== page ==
Captive bred vulture Vicki flies to new life

Vicki the Vulture in her temporary home in Sardinia, where she will be released into the wild.
Vicki the Vulture in her temporary home in Sardinia, where she will be released into the wild.

The team at the National Centre for Birds of Prey (NCBP) in Helmsley has successfully bred its two Griffon Vultures for the first time.

This success has led to what is believed to be the UK’s first ever captive-bred vulture being released into the wild.

The young Helmsley-born Griffon Vulture, christened Vicki, is now fully grown and has been accepted into the Vulture Conservation Foundation’s release programme in Sardinia, where the plan is to release 60 birds to establish a self-sustaining population.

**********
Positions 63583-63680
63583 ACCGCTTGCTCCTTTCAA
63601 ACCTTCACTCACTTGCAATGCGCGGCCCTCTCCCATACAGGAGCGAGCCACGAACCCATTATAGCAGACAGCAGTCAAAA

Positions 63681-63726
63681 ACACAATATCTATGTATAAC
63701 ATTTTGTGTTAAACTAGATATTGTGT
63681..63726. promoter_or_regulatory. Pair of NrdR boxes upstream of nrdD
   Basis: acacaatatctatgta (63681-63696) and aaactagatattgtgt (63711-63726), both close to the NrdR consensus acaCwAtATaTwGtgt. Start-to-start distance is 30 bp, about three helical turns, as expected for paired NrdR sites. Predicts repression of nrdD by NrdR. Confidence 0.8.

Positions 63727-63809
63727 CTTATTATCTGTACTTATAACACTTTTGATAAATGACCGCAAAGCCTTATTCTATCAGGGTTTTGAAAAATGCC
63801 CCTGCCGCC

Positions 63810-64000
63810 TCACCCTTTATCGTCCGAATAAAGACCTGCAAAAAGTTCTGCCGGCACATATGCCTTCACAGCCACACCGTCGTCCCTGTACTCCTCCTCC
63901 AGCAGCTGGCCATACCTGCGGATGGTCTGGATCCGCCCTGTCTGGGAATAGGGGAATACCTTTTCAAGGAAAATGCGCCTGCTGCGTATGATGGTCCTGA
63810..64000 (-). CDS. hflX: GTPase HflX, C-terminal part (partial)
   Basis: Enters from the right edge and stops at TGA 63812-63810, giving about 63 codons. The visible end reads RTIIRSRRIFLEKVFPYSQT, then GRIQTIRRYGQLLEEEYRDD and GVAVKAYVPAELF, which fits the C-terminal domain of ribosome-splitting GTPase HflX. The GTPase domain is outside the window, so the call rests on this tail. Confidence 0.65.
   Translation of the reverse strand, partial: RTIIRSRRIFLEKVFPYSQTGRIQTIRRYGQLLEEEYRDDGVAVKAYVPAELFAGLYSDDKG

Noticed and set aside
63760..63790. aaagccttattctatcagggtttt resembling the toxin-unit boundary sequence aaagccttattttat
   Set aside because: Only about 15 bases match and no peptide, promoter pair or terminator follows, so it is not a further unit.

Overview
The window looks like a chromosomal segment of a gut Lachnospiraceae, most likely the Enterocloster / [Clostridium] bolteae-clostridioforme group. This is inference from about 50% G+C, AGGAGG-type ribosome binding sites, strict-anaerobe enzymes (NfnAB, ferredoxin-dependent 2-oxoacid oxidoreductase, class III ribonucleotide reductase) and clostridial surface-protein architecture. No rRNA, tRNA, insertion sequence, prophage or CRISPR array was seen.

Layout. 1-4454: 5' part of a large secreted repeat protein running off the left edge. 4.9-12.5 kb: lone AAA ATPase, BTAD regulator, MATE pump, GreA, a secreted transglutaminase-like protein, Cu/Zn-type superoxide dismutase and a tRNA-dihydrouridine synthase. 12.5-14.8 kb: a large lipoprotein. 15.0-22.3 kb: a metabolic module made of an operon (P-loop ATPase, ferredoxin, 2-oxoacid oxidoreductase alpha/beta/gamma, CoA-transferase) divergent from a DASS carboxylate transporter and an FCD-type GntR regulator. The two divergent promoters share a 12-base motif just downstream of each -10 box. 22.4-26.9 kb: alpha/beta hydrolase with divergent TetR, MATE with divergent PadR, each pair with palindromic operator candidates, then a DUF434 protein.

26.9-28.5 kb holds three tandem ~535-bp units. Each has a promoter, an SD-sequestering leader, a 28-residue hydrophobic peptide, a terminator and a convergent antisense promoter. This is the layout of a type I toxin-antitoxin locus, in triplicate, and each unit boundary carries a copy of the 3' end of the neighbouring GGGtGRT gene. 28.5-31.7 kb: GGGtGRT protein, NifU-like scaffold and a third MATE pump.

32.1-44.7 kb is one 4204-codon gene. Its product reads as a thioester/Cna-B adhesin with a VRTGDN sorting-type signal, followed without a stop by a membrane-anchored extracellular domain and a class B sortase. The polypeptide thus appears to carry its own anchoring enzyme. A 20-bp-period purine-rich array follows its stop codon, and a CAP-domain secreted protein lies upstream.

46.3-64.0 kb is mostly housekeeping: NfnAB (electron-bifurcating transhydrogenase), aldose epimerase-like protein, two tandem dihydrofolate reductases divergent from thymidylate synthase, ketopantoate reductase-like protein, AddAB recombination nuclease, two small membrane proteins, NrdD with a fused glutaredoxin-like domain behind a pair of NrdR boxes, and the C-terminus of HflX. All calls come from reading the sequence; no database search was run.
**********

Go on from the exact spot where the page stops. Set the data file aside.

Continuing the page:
The Duncombe Park-based centre has been home to a disabled pair of Griffon Vultures rescued from the wild since 2012.

After five years of trying to breed them, Charlie Heap, who runs the NCBP, built an incubation room in 2018. The egg was artificially incubated and hatched in April.

Vultures are among the most threatened animals on the planet at the present time. They have largely disappeared from much of their natural habitat in southern Europe and the only place in Europe where Griffon Vultures are thriving is Spain.

Charlie Heap said: “This really has been one of the highlights of my career. I’m not ashamed to say I shed a tear when this Griffon Vulture hatched in my hand. It’s fantastic to think she will now spend her life soaring over the Mediterranean hills.”